Results of Survey: Determining a curriculum to develop clinical communication skills for students of health professions.

We recently undertook a survey of academics and clinical educators in the Health Science professional disciplines. We asked them which of 61 communication learning objectives or skills1 that they thought were most important for student to develop.

 

The three skills that were perceived to be most important related to communication with patients (n=47 respondents). The majority of respondents indicated that they thought these skills should be introduced into the curriculum before they embarked on their first clinical placement.

 

A1: The student adapts own communication to the level of understanding and language of the patient, avoiding jargon.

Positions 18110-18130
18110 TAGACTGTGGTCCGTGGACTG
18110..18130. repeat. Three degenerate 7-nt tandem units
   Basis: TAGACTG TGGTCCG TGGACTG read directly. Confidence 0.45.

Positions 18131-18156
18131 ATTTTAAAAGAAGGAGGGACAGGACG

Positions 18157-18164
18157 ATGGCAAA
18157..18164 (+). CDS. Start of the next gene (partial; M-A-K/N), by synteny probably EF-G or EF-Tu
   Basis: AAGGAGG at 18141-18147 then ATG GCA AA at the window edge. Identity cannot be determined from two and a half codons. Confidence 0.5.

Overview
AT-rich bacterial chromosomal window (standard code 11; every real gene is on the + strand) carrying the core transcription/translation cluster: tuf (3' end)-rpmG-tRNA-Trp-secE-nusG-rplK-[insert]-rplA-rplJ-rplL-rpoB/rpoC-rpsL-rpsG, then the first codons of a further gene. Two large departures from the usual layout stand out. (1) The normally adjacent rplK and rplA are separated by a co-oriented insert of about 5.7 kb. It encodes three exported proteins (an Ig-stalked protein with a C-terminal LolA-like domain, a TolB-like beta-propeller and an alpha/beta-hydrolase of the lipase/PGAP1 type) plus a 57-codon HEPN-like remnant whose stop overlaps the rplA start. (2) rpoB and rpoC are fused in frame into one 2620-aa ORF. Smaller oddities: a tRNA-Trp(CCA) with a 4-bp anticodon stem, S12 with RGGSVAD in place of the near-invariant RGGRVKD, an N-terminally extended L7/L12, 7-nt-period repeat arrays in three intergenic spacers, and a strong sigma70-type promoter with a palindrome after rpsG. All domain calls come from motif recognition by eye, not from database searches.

A2:The student uses techniques to build up and maintain rapport and an empathetic relationship and ensures that the patient feels attended and listened to.

A3:The student relates to the patient respectfully including ensuring confidentiality, privacy and autonomy and recognizes the patient as a partner in shaping a relationship

 

This survey informs the development of preclinical learning resources to develop clinical communication skills in students of health professions.

 

 

Survey undertaken by at the University of South Australia

Associate Professor Kerry Thoirs, Associate Head of School: Academic, School of Health Sciences, Lecturer Medical Sonography Kerry.thoirs@unisa.edu.au School of Health Sciences, Division of Health Sciences
Dr Rowena Harper, (Head: Language and Literacy, Teaching Innovation Unit) rowena.harper@unisa.edu.au Learning and Teaching Services, Learning and Teaching Unit
Dr Giordana Cross, Program Director, Dietetics. giordana.cross@unisa.edu.au School of Pharmacy and Medical Sciences, Division of Health Sciences
Dr Sandra Ullrich, Lecturer Nursing. sandra.ullrich@unisa.edu.au School of Nursing and Midwifery, Division of Health Sciences
Jane Coffee, Lecturer Physiotherapy. jane.cofee@unisa.edu.au School of Health Sciences, Division of Health Sciences